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Wake on WLAN

Wake on WLAN (called WoWLAN in the following) is a feature which allows a device to be woken up from standby power states to facilitate device management. It is based on the well well-established standard for Wake on LAN. The functionality is not entirely equivalent to Wake on LAN and there are some limitations.

The NetworkManager snap allows its users to configure one or more triggers to allow the device it operates on to be woken up remotely.

An important precondition for WoWLAN to work is that your device’s kernel WiFi driver has support for it. If it is has support for WoWLAN it may only support a subset of possible triggers.

You can read more about the kernel side implementation on the following sites:

Enable Wake on WLAN Globally

To allow users to enable or disable WoWLAN, the snap provides two configuration options:

  • wifi.wake-on-wlan
  • wifi.wake-on-wlan-password

Both options can be set via the configuration API snaps provide. See Managing snap configuration for more details.

Both configuration options will affect all wireless network devices. If you want to change it just for a single wireless connection take a look at Per Connection Configuration below.


This configuration option accepts the following values:

  • disabled (default): Wake on WLAN is disabled for all wireless network devices.
  • any: Wake on WLAN is enabled and any possible trigger will cause the system to wake up.
  • disconnect: If a connection to a station gets disconnected the device will be woken up.
  • magic: Wake on WLAN is enabled and only a received magic packet will cause the system to wake up. The magic packet has the same structure as the one used for Wake on LAN. For more details see The content of the magic packet can be extended with the wifi.wake-on-wlan-password option to require the client to send a specific byte sequence functioning as a password so that not anyone unprivileged can wake up the system.
  • gtk-rekey-failure: A failure of a GTK rekey operation will cause the device to wake up.
  • 4way-handshake: Reiteration of the 4way handshake will cause the device to wake up.
  • rfkill-release: Release of a rfkill will cause the device to wake up.
  • tcp: Any incoming TCP packet will cause the device to wake up.


$ snap set network-manager wifi.wake-on-wlan=magic


This configuration option accepts a textual value. If specified, the value will be used in addition to the wireless device MAC address to function as a password that disallows unprivileged actors to wake up the device.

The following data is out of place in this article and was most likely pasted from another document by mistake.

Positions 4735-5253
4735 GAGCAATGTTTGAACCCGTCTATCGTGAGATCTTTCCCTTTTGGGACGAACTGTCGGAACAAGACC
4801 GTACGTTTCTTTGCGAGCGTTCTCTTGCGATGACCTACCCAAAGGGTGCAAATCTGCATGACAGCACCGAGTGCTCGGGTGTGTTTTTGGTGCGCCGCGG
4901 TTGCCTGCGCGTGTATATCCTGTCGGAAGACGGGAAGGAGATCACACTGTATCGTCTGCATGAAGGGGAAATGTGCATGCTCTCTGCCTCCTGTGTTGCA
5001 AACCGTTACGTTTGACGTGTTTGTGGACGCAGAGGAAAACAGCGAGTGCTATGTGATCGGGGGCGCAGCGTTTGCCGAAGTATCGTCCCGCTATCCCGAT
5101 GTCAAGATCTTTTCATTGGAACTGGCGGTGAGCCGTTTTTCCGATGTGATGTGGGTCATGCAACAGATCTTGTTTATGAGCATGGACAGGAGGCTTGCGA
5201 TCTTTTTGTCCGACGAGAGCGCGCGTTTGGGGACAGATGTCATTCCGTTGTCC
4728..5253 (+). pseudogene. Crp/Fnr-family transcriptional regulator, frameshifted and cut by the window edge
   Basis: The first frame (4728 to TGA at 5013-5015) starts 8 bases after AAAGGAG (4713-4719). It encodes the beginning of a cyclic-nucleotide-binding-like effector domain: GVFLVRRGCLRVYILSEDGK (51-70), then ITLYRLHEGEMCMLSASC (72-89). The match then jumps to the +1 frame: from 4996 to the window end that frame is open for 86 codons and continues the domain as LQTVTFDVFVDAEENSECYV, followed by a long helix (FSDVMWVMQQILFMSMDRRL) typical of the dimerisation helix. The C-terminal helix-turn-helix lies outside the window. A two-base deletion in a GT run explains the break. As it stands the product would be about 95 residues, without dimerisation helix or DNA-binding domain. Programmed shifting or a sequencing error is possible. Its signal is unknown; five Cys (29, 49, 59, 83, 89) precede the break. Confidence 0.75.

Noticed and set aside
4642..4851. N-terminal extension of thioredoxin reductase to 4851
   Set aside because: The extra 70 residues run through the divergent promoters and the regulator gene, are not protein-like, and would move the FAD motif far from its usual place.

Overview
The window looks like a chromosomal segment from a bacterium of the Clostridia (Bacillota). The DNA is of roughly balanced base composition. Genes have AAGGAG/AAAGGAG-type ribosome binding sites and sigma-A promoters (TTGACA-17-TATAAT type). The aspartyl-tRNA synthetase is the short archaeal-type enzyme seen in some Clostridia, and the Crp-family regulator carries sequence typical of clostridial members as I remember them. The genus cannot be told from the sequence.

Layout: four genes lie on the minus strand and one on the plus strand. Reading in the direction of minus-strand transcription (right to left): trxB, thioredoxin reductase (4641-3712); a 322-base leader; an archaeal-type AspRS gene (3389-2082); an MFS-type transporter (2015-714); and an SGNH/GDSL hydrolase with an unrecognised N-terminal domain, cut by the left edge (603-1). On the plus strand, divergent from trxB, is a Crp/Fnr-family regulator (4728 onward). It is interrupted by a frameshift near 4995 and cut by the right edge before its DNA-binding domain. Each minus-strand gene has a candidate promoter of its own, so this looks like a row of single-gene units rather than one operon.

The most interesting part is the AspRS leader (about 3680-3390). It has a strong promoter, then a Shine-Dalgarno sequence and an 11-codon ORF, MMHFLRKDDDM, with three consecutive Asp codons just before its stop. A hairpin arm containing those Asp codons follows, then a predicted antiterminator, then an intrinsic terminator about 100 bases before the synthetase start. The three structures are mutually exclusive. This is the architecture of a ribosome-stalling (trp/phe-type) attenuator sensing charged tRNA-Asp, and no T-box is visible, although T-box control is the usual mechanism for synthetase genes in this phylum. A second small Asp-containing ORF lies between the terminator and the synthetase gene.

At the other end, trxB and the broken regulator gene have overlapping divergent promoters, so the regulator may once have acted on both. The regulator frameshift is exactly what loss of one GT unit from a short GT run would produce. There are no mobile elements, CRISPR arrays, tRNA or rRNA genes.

$ snap set network-manager wifi.wake-on-wlan-password=MyPassword

Per Connection Configuration

To configure WoWLAN per connection you have to use the nmcli utility which comes with the NetworkManager snap. It allows you to configure the same two options as the snap accepts. However, the wifi.wake-on-wlan option takes a numeric value instead of a textual one.

The wifi.wake-on-wlan option accepts the following values (see above for a detailed description of each value)

  • 0: disabled
  • 1: Use global default configuration
  • 2: any
  • 4: disconnect
  • 8: magic
  • 16: gtk-rekey-failure
  • 32: 4way-handshake
  • 128: rfkill-release
  • 256: tcp

The wifi.wake-on-wlan-password option accepts the same values as the snap configuration option.


$ nmcli c modify my-connection wifi.wake-on-wlan 2 $ nmcli c modify my-connection wifi.wake-on-wlan-password Test1234

Verify WoWLAN Configuration

NetworkManager will use the kernel to configure WoWLAN on the hardware level. The iw utility provides a simple way to verify the right option is configured.

If you don’t have the iw utility on your system you can install it with the wireless-tools snap.

$ snap install --devmode wireless-tools $ sudo wireless-tools.iw phy phy0 wowlan show WoWLAN is enabled: * wake up on magic packet

See the help output of the iw command for more documentation and available options.

This page was last modified 1 year, 4 months ago. Help improve this document in the forum.